Danish Queen 'Sorry' She Stripped Grandkids' Titles

Queen Margrethe II issues apologetic but firm statement
By Rob Quinn,  Newser Staff
Posted Sep 29, 2022 3:41 PM CDT
Updated Oct 4, 2022 1:39 AM CDT
Danish Queen Strips 4 Grandkids of Royal Titles
Prince Joachim and Princess Marie arrive at the gala banquet at Christiansborg Palace in Copenhagen Sunday, Sept. 11, 2022.   (Mads Claus Rasmussen/Ritzau Scanpix via AP)

Update: Denmark's Queen Margrethe II has issued a mea culpa after her decision to strip four of her eight grandchildren of their royal titles caused some hurt feelings in the family. In a statement issued Monday, the queen says she was simply trying to "future-proof" the monarchy and ensure it was in "keeping with the times," but that she "underestimated" the "strong reactions" her family would have to what she says was a "difficult" decision. "And for that I am sorry," she says, though she's not backing down on what she insists is a necessary move. "No one should be in doubt that my children, daughters-in-law, and grandchildren are my great joy and pride. I now hope that we as a family can find the peace to find our way through this situation," she says. Our original story from Sept. 29 follows:

Queen Margrethe II of Denmark has decided to trim the size of the country's royal family—to the apparent surprise of some of its members. The palace announced Wednesday that four of the queen's eight grandchildren would be stripped of their royal titles as of Jan. 1 next year, AFP reports. The children of Prince Joachim, the younger of the queen's two sons, "will only be able to use their titles of Count and Countess of Monpezat, their previous titles of Prince and Princess of Denmark ceasing to exist," the statement said. The palace said the move was in line with recent adjustments made by other royal houses. The four children of Crown Prince Frederik and Crown Princess Mary will keep their titles.

Joachim, 53, has four children: sons Nikolai, 23, and Felix, 20—from his marriage to Hong Kong-born Alexandra, Countess of Frederiskborg—and son Henrik, 13, and daughter Athena, 10, from his marriage to Princess Marie, a French citizen. The palace said the queen made the decision so the children would "be able to shape their own existence without being limited by the special considerations and obligations that a formal affiliation with the Royal House as an institution implies." In remarks to Danish media, Joachim complained that he had been given only five days' notice of the decision, People reports. He said he had been told months ago that the move wouldn't happen until each of the children turned 25, and that the palace would consider his feedback.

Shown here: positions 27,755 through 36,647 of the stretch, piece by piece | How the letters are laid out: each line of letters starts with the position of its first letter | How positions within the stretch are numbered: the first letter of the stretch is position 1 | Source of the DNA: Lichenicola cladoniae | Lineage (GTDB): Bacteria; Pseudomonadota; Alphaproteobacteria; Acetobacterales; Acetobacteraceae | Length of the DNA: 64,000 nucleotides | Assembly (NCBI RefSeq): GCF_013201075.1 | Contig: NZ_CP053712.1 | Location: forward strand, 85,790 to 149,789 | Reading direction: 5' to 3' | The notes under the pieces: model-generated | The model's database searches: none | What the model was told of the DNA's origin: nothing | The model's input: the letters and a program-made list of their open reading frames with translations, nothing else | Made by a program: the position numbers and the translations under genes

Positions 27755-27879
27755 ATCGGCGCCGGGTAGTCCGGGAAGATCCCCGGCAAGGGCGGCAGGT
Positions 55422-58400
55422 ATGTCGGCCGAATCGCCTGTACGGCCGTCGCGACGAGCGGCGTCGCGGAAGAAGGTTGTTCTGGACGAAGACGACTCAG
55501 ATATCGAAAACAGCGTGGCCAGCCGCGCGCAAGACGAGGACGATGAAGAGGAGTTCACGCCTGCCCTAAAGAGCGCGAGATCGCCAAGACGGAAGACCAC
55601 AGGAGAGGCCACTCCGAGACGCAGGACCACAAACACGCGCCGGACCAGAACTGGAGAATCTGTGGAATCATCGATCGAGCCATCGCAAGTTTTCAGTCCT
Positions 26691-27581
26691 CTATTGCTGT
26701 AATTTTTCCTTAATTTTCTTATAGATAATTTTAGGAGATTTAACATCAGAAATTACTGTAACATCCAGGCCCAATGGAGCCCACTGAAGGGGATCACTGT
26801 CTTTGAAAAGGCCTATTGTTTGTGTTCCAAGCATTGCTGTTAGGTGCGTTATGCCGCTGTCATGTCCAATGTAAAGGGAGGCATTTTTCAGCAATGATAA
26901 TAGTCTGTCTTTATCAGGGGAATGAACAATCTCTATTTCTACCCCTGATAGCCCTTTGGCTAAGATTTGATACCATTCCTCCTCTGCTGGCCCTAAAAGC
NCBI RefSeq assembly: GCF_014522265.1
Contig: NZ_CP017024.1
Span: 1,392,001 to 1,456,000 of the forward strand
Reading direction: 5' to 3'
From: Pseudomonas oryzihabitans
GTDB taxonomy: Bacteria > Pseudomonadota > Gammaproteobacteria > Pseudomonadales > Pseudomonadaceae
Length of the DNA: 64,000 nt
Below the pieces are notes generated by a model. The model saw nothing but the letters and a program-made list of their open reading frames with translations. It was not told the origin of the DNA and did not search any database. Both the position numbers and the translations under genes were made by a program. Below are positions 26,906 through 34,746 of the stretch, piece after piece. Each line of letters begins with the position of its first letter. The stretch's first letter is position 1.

"We are all very sad. It's never fun to see your children being mistreated like that," Joachim told the Ekstra Bladet newspaper. "They find themselves in a situation they do not understand." He said the children are upset by the change. "Why should their identity be removed?" he asked. "Why must they be punished in that way?" Asked how the move had affected his reIationship with his mother, he said, "I don't think I need to elaborate here" and walked away. Margrethe, 82, has been queen of Denmark for 50 years, and the death of Queen Elizabeth II made her Europe's longest-serving monarch. (She tested positive for COVID the day after Elizabeth's funeral.)

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